How Patients Will Use Physician Payment Data

Last week, Americans for the first time could look up their doctor to see what payments, if any, they received from pharmaceutical and medical device companies. And Morning Consult polling shows patients will make decisions based off that information: The majority of registered voters say they would be less likely to choose a certain physician if they took money from a drug or medical device company. It’s this mindset that has physicians, pharmaceutical  and medical device companies worried.

The database, which was established in the Affordable Care Act, went public Tuesday afternoon. It allows users to see how much money doctors were paid by drug and medical device companies between August and December 2013. There were 4.4 million payments made totaling  $3.5 billion, according to the Centers for Medicare and Medicaid Services (CMS). Payments were made to 546,000 physicians and nearly 1,360 teaching hospitals. CMS directly acknowledges the database does not differentiate between payments that could be interpreted as a positive, like a physician doing clinical research, or negative, like money for a trip to promote a certain drug or device.

“Open Payments does not identify which financial relationships are beneficial and which could cause conflicts of interest,” said Dr. Shantanu Agrawal, deputy administrator and director of the Center for Program Integrity at CMS. “It simply makes the data available to the public. So while these data could discourage payments and others transfers of value that might have an inappropriate influence on research, education, and clinical decision-making, they could also help identify relationships that lead to the development of beneficial new technologies.”

Morning Consult polling found while 57 percent of voters would be willing to look up this information 51 percent said they would be less likely to choose a certain physician if they found out they received money from prescription drug or medical device companies. Twenty-eight percent said it would make no difference in their choice. Seven percent said they would more likely choose a doctor for this reason.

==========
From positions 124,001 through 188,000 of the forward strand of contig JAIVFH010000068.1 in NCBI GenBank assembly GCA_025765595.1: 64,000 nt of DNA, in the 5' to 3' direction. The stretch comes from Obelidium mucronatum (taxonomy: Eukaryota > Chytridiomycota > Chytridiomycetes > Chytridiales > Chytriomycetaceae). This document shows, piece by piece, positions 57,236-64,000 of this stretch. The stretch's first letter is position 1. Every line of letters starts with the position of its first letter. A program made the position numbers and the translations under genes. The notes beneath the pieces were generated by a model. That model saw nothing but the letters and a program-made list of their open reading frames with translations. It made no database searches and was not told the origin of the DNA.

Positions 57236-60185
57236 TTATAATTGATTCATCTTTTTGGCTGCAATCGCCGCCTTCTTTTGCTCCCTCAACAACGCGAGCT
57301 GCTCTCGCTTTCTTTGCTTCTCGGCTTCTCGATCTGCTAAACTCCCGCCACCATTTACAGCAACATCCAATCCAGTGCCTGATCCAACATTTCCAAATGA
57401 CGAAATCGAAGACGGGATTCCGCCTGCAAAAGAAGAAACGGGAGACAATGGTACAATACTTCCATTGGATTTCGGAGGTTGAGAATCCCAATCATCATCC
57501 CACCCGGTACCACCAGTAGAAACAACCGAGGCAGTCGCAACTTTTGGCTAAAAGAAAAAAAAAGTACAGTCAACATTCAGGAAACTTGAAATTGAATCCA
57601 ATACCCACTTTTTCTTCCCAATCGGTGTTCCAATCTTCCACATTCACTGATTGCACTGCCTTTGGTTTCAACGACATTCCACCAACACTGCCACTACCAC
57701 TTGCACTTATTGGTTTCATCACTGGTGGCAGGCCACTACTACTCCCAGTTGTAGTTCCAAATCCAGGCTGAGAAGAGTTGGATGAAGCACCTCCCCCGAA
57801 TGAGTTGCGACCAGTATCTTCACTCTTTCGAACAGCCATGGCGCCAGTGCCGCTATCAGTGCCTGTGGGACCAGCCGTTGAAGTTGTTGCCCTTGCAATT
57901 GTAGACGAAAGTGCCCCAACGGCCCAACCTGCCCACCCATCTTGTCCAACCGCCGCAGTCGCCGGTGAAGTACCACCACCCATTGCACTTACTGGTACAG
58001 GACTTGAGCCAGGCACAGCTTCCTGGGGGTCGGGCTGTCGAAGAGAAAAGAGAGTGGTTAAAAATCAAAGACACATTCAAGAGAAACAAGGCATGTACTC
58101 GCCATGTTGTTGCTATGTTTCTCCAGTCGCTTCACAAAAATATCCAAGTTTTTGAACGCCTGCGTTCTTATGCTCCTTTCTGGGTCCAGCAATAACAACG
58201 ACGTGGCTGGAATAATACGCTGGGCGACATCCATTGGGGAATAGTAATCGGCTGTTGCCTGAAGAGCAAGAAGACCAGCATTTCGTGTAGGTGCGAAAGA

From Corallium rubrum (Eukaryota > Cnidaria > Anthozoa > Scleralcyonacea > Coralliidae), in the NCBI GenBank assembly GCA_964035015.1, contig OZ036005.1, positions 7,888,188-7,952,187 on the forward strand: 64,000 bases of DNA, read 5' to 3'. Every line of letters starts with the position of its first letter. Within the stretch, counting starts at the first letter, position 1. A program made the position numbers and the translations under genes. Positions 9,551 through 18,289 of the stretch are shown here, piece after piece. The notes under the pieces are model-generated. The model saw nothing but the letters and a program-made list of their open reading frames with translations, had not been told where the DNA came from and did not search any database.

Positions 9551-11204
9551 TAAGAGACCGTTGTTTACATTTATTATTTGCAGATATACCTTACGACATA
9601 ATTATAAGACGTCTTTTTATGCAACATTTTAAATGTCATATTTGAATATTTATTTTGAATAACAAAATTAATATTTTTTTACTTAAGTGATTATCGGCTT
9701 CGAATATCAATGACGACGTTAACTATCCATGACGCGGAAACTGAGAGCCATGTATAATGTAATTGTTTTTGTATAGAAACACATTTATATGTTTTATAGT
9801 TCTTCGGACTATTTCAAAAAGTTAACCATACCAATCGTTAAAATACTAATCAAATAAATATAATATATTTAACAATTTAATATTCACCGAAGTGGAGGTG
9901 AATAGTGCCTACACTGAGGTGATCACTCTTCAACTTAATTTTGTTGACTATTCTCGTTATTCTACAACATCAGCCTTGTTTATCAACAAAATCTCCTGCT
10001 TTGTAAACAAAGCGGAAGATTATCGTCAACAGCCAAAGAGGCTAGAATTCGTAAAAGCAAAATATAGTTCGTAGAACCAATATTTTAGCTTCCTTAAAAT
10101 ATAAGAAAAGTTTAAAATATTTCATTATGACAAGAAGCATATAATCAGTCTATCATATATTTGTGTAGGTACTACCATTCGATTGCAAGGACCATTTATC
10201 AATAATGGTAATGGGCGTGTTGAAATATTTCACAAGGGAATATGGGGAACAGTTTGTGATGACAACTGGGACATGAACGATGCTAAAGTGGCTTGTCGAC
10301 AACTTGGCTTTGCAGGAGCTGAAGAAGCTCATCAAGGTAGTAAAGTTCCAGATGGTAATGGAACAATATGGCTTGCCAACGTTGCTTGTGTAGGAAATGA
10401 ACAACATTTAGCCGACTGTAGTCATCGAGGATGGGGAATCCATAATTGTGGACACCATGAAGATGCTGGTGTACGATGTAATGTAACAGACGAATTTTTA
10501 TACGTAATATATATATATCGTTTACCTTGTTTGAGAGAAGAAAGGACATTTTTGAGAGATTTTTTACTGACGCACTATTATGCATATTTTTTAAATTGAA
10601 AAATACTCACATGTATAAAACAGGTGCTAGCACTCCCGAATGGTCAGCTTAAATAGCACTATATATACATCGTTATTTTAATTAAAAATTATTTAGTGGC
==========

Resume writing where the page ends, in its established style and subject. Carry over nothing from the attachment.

Andrew Van Haute, associate general counsel for the Advanced Medical Technology Association said interactions between doctors and medical device companies is vital to improving products going on the market. Doctors often contribute ideas and expertise on how to improve a medical device, and companies often pay to incorporate those ideas into its products. But these types of arrangements are listed alongside company payments to doctors for things like travel and meals in the government database. It increases the risk of patients misinterpreting what the data means, Van Haute says.

“The main thing to keep in mind is there will be a physician’s name and dollar amount and category of payment but what will be just as important is what the description of that category means,” he said. “If it’s a dollar amount and a royalty payment, that means that physician has contributed intellectual property and know how. It’s really a matter of understanding why a company would enter in a particular interaction or transaction.”

Morning Consult polling also found 74 percent of voters agreed receiving money from a prescription drug or medical device company influences how doctors treat their patients.